• 1 in 11 people worldwide lives with diabetes, which causes 1.5 million deaths worldwide each year.
  • A new study has discovered that standing up during long periods of sitting can reduce the chances of developing type 2 diabetes, even if someone is overweight.
  • The UN’s Sustainable Development Goal number 3 targets a one-third reduction in deaths attributable to noncommunicable diseases, by 2030.

It’s time to take a stand against chronic lifestyle diseases… literally. Standing can help prevent serious health conditions like type 2 diabetes, new research suggests.

Scientists from Finland’s Turku PET Centre and UKK Institute have discovered a link between standing and better insulin sensitivity.

Insulin helps regulate body metabolism and blood sugar levels. But factors like being overweight can disturb how the body’s insulin hormone functions, leading to a reduction in insulin sensitivity and an increased risk of developing chronic conditions like type 2 diabetes.

People with diabetes are susceptible to complications like stroke, blindness, kidney failure and heart disease
People with diabetes are susceptible to complications like stroke, blindness, kidney failure and heart disease
Image: WHO

People with diabetes are susceptible to complications like stroke, blindness, kidney failure and heart disease, and at increased risk of premature death. One in 11 people worldwide lives with the disease, which causes 1.5 million deaths worldwide each year.

Standing improves insulin production

While it’s no secret that physical exercise can help with diabetes and other noncommunicable diseases, the study in Finland was unusual in that it looked closely at how periods of inactivity impact insulin production.

The findings, published in the Journal of Science and Medicine in Sport, found that when study participants interrupted long periods of sitting by standing up, their insulin function improved, even for inactive adults at higher risk of developing type 2 diabetes. Standing improved insulin regardless of how long a participant sat, their activity and fitness levels, or whether they were overweight.

“This association has not been shown before,” Taru Garthwaite, one of the study’s authors, told Science Daily. “These findings further encourage replacing a part of daily sitting time with standing, especially if physical activity recommendations are not met.”


A worldwide problem

Noncommunicable diseases (NCDs) like diabetes, heart disease, cancer, stroke and chronic lung diseases are a growing problem worldwide. So much so that the United Nations’ Sustainable Development Goal (SDG) number three targets a one-third reduction in premature deaths from noncommunicable diseases by 2030.

These lifestyle-related conditions kill 41 million people – more than 70% of deaths worldwide – each year, according to the World Health Organization (WHO). More than two-thirds of these deaths are in low- and middle-income countries, which emphasizes the link between poverty and lifestyle-linked diseases.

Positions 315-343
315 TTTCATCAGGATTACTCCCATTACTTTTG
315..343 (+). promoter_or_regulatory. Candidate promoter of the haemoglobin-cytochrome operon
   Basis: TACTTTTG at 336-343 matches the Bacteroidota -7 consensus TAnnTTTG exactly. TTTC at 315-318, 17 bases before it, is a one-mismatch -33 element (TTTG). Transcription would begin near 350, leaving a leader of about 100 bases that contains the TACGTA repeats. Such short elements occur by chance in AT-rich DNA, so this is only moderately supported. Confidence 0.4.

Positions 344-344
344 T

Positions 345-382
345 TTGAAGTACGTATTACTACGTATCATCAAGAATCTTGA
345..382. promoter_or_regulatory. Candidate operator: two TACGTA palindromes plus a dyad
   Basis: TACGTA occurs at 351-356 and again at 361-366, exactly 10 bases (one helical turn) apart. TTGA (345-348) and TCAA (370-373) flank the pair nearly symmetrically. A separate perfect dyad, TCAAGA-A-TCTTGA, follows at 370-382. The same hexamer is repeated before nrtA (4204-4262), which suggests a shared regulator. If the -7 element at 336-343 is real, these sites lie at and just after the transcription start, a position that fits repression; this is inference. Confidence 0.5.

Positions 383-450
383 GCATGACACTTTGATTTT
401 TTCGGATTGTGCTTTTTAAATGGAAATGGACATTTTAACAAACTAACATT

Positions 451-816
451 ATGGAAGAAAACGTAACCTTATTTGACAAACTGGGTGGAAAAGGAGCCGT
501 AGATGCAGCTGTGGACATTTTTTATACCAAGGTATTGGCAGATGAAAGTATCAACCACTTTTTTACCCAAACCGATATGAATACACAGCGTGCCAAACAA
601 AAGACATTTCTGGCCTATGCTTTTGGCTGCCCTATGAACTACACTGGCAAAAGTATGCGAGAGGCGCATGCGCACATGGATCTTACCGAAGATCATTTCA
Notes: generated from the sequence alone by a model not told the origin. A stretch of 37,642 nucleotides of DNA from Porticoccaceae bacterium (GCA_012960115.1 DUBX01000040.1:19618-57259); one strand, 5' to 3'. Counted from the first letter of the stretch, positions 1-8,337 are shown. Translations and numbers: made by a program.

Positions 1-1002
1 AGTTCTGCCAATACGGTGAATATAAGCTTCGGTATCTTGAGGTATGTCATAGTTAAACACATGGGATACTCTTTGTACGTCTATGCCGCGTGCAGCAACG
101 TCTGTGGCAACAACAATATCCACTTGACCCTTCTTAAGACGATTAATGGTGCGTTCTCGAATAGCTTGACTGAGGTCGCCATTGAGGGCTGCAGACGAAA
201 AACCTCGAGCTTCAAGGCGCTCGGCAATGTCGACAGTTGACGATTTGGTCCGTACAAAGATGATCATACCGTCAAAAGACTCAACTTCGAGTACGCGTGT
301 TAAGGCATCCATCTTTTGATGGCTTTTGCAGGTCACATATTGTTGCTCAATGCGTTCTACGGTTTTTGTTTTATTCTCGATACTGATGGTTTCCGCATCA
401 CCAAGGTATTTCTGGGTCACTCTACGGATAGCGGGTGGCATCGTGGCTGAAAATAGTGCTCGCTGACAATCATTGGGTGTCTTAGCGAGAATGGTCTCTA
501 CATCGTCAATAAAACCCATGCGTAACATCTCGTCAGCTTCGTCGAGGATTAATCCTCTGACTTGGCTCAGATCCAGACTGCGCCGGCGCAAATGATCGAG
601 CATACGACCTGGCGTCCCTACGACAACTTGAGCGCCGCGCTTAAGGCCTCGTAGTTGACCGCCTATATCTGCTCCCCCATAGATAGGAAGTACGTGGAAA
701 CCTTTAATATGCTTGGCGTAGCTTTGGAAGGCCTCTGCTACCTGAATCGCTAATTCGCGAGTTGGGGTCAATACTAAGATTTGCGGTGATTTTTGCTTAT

Women take part in an aerobics class at the gymnasium of a sports center in Cartago, east of San Jose July 10, 2012. More than 300 people participate in aerobics program organized by a local committee, with the objective of reducing heart disease, obesity and sedentary lifestyle of the population of Cartago, according to program director Ivonne Martinez.
Regular physical activity helps prevent noncommunicable diseases like type 2 diabetes.
Image: REUTERS/Juan Carlos Ulate

Lack of physical exercise is one of four long-term key risk factors, alongside unhealthy diet, exposure to tobacco smoke and excessive alcohol use. Inactivity or taking insufficient exercise causes an estimated 1.6 million deaths annually.


What’s the solution?


Detection, screening and treatment programmes are a vital part of managing NDCs, yet access to healthcare is limited for many people in low- and middle-income countries.


While there is no single solution to ensure greater access to global healthcare systems, policy initiatives like the WHO’s Global Coordination Mechanism on the prevention and control of NDCs, provide a building block for collaboration to help combat this growing problem.

What’s the solution?


Detection, screening and treatment programmes are a vital part of managing NDCs, yet access to healthcare is limited for many people in low- and middle-income countries.


While there is no single solution to ensure greater access to global healthcare systems, policy initiatives like the WHO’s Global Coordination Mechanism on the prevention and control of NDCs, provide a building block for collaboration to help combat this growing problem.

healthcare

What is the World Economic Forum doing about healthcare value and spending?

Each year, $3.2 trillion is spent on global healthcare making little or no impact on good health outcomes.

To address this issue, the World Economic Forum created the Global Coalition for Value in Healthcare to accelerate value-based health systems transformation.

This council partners with governments, leading companies, academia, and experts from around the world to co-design and pilot innovative new approaches to person-centered healthcare.